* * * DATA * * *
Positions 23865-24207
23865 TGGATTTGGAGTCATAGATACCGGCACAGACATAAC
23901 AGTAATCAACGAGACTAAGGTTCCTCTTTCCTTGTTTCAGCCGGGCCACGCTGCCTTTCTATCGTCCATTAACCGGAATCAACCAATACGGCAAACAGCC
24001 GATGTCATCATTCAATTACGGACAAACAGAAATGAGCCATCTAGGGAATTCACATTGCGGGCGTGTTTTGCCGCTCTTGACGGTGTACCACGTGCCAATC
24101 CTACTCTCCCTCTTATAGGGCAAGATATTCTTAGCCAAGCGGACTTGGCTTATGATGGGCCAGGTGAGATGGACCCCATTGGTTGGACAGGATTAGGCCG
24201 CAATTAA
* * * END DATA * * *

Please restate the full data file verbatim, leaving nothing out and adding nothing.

Positions 23865-24207
23865 TGGATTTGGAGTCATAGATACCGGCACAGACATAAC
23901 AGTAATCAACGAGACTAAGGTTCCTCTTTCCTTGTTTCAGCCGGGCCACGCTGCCTTTCTATCGTCCATTAACCGGAATCAACCAATACGGCAAACAGCC
24001 GATGTCATCATTCAATTACGGACAAACAGAAATGAGCCATCTAGGGAATTCACATTGCGGGCGTGTTTTGCCGCTCTTGACGGTGTACCACGTGCCAATC
24101 CTACTCTCCCTCTTATAGGGCAAGATATTCTTAGCCAAGCGGACTTGGCTTATGATGGGCCAGGTGAGATGGACCCCATTGGTTGGACAGGATTAGGCCG
24201 CAATTAA